As shown in the example, VIN 505 is coupled to feedforward circuit 540, which in the example is illustrated as a resistor RFF. In another example, feedforward circuit 540 could be a resistor divider and feedforward signal 510 could be a voltage signal. In the example, the current IFF 510 flowing through feedforward circuit 540 is a feedforward or input voltage signal, which in one example is equivalent to signal UFF 170 in FIG. 1. Therefore, as VIN 505 increases, feedforward signal IFF 510 also increases.

In the example, feedforward IFF or input voltage signal 510 is coupled to gain selector circuit 530. Gain selector circuit 530 generates a duty cycle adjust signal 535 that is coupled to switch duty cycle controller circuit 522. In the example, switch duty cycle controller circuit 522 is also coupled to receive feedback signal UFB 555. Gain selector circuit 530 selects the gain applied to the feedforward signal 510. The gain applied determines the characteristic of maximum duty cycle as a function of input voltage VIN 505 as illustrated in FIG. 3. The gain applied also determines the characteristic of duty cycle for a given or fixed value of feedback signal as a function of input voltage VIN 505 as illustrated in FIG. 4. Since in FIG. 3 and FIG. 4 the slope of the characteristics 313 and 413 change depending on the magnitude of the input voltage, gain selector circuit 530 selects the gain multiplier mFF of term 536 according to the value of the feedforward signal IFF 510 in accordance with the teachings of the present invention. The circuitry to perform this function is described in FIG. 6 below.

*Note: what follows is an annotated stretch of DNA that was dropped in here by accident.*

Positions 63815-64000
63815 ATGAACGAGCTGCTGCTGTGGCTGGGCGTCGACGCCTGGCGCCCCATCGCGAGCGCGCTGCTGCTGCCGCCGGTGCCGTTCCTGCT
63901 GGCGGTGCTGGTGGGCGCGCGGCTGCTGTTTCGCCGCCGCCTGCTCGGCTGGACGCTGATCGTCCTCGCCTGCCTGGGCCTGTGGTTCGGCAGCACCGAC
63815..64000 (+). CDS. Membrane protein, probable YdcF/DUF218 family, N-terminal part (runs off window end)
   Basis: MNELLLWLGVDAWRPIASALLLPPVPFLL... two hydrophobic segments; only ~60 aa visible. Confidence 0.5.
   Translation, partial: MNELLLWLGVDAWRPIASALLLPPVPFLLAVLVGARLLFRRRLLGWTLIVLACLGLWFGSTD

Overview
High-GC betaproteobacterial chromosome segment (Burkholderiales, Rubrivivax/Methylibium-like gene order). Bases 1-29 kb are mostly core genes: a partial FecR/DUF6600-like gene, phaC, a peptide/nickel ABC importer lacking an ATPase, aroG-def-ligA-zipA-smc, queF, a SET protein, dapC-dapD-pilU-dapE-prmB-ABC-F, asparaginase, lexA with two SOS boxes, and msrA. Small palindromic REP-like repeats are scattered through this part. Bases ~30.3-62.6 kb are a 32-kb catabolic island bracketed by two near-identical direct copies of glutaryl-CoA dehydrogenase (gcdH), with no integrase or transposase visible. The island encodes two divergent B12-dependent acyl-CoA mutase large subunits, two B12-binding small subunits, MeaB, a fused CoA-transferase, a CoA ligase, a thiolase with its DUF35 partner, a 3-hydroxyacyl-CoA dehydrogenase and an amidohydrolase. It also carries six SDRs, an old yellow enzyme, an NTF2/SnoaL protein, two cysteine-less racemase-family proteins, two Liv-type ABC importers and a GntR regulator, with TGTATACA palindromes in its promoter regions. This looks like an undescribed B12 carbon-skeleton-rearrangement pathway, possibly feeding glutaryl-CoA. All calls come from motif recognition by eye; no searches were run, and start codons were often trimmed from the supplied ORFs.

FIG. 6 shows generally an example schematic of a gain selector circuit 630 coupled to receive a feedforward IFF or input voltage signal 610 at terminal 651. Gain selector circuit 630 generates a signal 635 that is coupled to be received by a switch duty cycle controller circuit discussed below with reference to FIG. 7. Transistor 652 and voltage source 653 set the voltage at terminal 651, which for example allows the value of resistor 540 in FIG. 5 to be accurately calculated to provide a desired value of feedforward signal 510 for a given input voltage 505. Current source 632 limits the maximum current that can flow through transistor 652 to ensure the stability of the voltage at terminal 651 under normal operating conditions.